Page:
Compensatory strategies allow stroke patients to use “shortcuts” that work around limited mobility.
If a stroke survivor eats with her left hand, when normally she holds a utensil with her right hand, she is using a compensation strategy.
Sometimes compensation is necessary for carrying out the activities of daily living and ensuring safety. But many patients reach a “tipping point” where compensation gets in the way of recovery.
You’re about to learn when it’s appropriate to use compensation techniques, and when you should challenge yourself to stop.
This will help you get as close to a full recovery from stroke as possible.
What Counts as Compensatory Strategies for Stroke Patients
Compensation involves accomplishing a task in a different way than before injury. A common compensatory strategy seen in stroke patients is leaning the trunk forward to reach an object instead of fully extending the affected arm.
Recovery, on the other hand, involves accomplishing a task the same way you did before injury, with minor neurological deficits. This involves working hard during rehabilitation so that you can use your affected arm to reach for an object like normal.
It’s important to note that compensatory strategies are not bad. They are helpful and necessary sometimes.
But there often comes a “tipping point” where stroke patients can accomplish tasks without them. Over-reliance on compensatory strategies after this tipping point gets in the way of recovery.
To prevent this from happening, you need to first understand spasticity and synergy patterns.
When Spasticity and Synergistic Movement Get in the Way
Many stroke patients struggle with “normal movement” after stroke because of spasticity and synergy patterns.
Spasticity involves stiffness of the affected muscles. It can make it difficult to open your hand or fully extend your arm.
Synergy patterns disrupt “normal movement” by causing agonist and antagonist muscles to misfire. This can cause the shoulder to hike when you try to move your affected arm forward, for example.
It can be encouraging for patients to view these “problems” as signs of recovery from stroke, because they are!
The presence of spasticity means that the patient is not paralyzed. And the onset of synergy patterns means that movement is returning to the body.
Spasticity and synergy patterns will diminish over time as long as the patient continues with physical therapy and rehabilitation. Mobility will improve as a result.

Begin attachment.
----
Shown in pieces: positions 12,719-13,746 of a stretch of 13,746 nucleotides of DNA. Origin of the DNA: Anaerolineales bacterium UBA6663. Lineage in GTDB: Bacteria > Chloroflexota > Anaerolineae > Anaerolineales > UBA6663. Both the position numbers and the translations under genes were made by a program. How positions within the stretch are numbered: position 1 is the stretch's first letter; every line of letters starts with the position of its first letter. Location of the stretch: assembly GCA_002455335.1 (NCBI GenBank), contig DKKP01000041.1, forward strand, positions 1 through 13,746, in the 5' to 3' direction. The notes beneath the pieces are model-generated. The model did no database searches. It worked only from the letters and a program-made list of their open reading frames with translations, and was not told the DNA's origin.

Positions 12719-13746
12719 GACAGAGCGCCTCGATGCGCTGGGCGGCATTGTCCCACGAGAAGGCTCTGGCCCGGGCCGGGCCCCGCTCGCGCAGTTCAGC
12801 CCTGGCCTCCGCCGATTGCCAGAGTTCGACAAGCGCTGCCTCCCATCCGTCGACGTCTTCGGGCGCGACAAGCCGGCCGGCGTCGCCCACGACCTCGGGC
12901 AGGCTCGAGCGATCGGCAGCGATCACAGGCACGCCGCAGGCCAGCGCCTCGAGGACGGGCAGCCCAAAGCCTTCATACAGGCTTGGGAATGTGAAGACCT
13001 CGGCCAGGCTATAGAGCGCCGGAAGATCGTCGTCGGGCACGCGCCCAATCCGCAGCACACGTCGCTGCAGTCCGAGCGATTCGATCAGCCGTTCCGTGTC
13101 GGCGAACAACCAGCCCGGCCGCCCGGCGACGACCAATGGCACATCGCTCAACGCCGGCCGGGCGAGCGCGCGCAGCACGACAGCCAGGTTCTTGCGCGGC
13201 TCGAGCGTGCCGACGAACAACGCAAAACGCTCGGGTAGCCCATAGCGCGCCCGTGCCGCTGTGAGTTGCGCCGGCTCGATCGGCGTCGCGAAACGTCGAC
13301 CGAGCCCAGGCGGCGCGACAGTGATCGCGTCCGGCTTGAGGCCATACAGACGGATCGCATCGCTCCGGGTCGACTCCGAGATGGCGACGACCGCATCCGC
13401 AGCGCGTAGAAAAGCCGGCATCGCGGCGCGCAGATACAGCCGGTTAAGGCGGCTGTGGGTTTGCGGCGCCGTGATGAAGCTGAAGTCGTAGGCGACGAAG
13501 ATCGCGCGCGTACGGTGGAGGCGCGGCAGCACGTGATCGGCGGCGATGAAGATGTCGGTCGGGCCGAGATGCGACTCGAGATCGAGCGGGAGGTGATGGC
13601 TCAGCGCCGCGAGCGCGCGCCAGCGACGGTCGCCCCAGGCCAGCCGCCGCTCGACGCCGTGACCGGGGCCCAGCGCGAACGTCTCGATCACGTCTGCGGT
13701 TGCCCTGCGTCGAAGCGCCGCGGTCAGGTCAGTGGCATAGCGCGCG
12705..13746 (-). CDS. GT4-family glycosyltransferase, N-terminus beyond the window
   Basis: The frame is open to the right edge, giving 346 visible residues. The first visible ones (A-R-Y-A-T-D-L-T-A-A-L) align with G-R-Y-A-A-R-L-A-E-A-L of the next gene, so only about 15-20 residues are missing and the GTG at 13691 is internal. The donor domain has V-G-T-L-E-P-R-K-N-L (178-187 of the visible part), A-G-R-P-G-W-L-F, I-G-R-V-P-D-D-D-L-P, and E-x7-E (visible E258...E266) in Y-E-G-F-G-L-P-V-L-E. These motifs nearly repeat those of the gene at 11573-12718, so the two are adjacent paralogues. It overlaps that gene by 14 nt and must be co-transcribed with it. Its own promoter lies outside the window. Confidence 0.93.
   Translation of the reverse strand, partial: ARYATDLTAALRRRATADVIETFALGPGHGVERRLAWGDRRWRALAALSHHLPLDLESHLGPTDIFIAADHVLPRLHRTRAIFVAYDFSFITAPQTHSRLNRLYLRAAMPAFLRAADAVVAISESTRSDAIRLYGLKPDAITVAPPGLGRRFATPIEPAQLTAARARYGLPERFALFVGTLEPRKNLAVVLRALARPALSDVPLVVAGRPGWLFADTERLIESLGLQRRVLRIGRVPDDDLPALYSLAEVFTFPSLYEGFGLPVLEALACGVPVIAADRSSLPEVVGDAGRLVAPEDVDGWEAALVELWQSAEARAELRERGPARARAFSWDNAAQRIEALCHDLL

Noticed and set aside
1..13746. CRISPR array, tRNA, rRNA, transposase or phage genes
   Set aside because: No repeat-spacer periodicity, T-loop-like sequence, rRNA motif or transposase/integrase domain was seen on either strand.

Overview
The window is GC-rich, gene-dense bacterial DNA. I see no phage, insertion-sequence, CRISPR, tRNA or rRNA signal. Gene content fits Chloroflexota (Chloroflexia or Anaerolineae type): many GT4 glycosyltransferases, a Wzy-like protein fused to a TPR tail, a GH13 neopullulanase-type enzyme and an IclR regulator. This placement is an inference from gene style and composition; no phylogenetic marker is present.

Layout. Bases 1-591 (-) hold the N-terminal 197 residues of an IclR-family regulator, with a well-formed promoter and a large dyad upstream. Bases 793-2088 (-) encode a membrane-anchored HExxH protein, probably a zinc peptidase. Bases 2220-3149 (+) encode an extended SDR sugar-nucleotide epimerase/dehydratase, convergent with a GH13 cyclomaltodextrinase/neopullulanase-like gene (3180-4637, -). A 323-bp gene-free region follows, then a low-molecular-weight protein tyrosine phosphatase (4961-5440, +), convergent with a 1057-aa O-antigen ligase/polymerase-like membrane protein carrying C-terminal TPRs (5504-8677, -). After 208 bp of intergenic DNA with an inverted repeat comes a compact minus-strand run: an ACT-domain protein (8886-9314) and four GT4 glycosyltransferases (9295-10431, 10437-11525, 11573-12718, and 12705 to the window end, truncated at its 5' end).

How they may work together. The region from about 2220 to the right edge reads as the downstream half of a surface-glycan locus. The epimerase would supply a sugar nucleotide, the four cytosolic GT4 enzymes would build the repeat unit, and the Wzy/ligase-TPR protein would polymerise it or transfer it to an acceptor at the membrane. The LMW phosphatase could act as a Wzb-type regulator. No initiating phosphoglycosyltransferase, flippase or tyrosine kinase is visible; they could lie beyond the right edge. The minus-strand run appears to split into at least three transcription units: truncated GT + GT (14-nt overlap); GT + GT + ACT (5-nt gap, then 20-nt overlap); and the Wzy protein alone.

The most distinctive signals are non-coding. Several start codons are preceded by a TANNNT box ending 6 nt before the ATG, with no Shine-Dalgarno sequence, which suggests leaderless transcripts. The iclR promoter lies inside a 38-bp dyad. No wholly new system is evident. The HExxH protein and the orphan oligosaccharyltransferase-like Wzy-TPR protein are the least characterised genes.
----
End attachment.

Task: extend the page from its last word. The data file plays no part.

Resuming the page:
Then, somewhere along the way, the stroke patient will outgrow the need for certain compensatory strategies. But when?
Curiosity Is the Cure for Compensation Techniques After Stroke
Remember that compensatory strategies for stroke patients are helpful, but eventually get in the way of recovery.
To work past the need for compensation techniques, you need to constantly question your methods — preferably on a daily or weekly basis.
Each morning, or each Monday, ask yourself, “What am I doing differently than before, and where do I feel ready to challenge myself?”
Never give up compensatory strategies that are necessary for your safety, like using a cane or walker, without consulting your therapist. When you’re on your own, start small.
For example, if you noticed that your lean your trunk forward when you reach for the table salt, see if you can sit back and extend your arm to get it.
And if you can’t do it today, try again next week. This is how you can prevent yourself from getting stuck in a rut and keep progressing.
Benefitting from the Slow Pace of Stroke Recovery
Aside from curiosity, recovery will also involve slowing down and doing things the “slow” or difficult way.
Choosing to slowly use your affected arm instead of leaning forward means you might take longer to accomplish certain tasks. Try to be patient when doing things without compensation techniques.
When you slow down and accomplish tasks normally (the way you did before injury), you are stimulating your brain. It doubles as physical therapy.
Stimulating your brain this way will help you strengthen the neural networks responsible for movement. The more you practice, the better you’ll get thanks to neuroplasticity.
This is how you can improve your chances of a full recovery from stroke. Patients that accomplish a full recovery are constantly challenging themselves to do things the “hard way” – without compensatory strategies.
Although it’s more difficult, and perhaps more frustrating, it leads to more recovery in the long-run.
Maximizing Motor Recovery After Stroke
Compensatory strategies should not be viewed as bad. They are often helpful and necessary to get things done safely.
However, if patients become too reliant on these “shortcuts,” they may get stuck in a rut and stop progressing.
But if patients remain curious and constantly challenge their compensation techniques, they’ll have the best chance at recovery.
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